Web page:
Culture is seen as an important dimension of the education of future generations, which is why there are many government programs to support student involvement in cultural activities. School programs encourage teachers to offer their students enriching cultural experiences in the form of lively, stimulating encounters with artists and creators.
Cultural activities are far from ubiquitous across all school environments.
However, our research shows that cultural activities are far from ubiquitous across all school environments. A significant number of students still have no access to this type of experience, which raises questions about the democratization of access to culture.
A survey of close to three hundred late primary and high school French teachers revealed that teachers are convinced that students have an inherent interest in this type of activity and that while there is an interesting offering of activities, teachers’ intentions are impeded by budgetary and organizational constraints.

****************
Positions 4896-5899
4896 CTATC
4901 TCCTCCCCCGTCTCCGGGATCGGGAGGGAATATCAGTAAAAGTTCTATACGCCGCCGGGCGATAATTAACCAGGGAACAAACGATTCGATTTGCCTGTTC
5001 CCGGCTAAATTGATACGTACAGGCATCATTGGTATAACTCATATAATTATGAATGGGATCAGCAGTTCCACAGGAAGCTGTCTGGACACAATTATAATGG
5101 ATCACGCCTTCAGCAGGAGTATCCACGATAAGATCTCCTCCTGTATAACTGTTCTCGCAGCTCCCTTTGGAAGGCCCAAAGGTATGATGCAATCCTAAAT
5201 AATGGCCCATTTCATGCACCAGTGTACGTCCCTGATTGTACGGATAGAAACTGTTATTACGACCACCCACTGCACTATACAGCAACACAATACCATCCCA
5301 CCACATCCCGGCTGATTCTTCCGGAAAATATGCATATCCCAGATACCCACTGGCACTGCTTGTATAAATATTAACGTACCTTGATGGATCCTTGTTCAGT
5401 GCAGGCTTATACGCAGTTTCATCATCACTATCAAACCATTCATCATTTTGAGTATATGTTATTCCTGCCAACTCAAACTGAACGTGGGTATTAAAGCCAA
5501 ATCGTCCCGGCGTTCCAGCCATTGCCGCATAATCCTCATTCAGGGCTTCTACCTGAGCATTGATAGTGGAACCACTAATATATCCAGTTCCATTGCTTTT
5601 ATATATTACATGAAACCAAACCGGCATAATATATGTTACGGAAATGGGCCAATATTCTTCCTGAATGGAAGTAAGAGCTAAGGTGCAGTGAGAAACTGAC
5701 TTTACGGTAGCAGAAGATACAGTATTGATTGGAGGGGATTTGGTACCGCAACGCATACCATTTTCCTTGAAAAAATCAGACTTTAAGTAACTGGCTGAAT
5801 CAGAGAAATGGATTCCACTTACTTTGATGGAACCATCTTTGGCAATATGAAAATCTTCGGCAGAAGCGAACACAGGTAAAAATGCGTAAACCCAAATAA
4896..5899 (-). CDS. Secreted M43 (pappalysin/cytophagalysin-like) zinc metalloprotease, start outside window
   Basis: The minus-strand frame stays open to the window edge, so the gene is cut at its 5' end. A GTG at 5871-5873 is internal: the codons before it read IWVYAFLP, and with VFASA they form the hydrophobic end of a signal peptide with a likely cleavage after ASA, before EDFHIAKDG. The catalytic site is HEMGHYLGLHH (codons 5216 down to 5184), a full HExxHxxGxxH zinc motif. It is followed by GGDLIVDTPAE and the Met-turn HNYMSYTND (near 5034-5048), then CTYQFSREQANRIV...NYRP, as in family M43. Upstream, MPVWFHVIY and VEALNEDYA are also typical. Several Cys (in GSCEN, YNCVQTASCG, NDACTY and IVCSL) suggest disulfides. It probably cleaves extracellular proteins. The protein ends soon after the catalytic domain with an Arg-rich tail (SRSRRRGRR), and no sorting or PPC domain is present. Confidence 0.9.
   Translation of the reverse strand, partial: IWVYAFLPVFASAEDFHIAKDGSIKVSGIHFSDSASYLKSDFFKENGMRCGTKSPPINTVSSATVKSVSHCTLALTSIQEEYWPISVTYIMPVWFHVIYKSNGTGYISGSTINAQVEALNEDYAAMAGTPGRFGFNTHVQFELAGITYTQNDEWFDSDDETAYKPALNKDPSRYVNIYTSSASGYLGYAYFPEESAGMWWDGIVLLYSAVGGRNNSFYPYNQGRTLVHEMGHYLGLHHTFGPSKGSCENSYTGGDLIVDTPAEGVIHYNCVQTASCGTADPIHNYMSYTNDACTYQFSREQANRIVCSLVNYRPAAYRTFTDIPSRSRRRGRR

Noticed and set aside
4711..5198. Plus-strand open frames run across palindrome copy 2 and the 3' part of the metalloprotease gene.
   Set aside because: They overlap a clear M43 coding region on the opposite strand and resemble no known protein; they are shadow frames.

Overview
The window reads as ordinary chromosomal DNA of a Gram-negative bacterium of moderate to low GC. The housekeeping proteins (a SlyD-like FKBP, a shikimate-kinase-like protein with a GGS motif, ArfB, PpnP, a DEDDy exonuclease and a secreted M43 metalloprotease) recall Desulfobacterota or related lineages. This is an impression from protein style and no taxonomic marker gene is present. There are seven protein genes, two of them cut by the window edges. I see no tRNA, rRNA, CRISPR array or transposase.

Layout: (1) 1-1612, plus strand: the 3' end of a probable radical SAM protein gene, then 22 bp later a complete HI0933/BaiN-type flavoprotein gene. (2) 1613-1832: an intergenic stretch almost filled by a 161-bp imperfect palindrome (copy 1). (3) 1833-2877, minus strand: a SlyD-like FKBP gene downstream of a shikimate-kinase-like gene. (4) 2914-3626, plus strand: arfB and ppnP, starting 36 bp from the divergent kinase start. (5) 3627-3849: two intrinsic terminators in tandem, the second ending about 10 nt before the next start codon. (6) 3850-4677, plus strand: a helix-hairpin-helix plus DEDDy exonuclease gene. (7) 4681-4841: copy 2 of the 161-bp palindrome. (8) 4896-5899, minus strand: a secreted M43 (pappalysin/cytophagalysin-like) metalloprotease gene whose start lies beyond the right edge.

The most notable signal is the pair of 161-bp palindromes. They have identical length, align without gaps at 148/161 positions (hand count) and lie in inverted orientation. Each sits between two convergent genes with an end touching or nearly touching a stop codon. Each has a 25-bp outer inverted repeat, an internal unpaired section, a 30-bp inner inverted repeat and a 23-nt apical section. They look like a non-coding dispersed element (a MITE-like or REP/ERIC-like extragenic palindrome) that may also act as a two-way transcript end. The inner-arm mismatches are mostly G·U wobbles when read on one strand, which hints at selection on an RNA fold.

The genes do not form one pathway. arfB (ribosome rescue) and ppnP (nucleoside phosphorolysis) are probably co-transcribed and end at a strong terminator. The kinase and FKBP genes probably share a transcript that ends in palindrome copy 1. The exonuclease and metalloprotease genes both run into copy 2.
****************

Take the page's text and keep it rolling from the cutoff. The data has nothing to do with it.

According to observations made in classrooms where students are exposed to a variety of cultural activities, both girls and boys show an interest in the activities. Some activities, such as meeting authors, have a direct influence on the students’ relationship to reading and writing, an essential lever for academic success. However, such activities would have a greater impact if they were more regular and more explicitly linked to learning development, which would involve closer collaboration between teachers and cultural stakeholders.
Olivier Dezutter, Université de Sherbrooke
Deposit of the research report: September 2018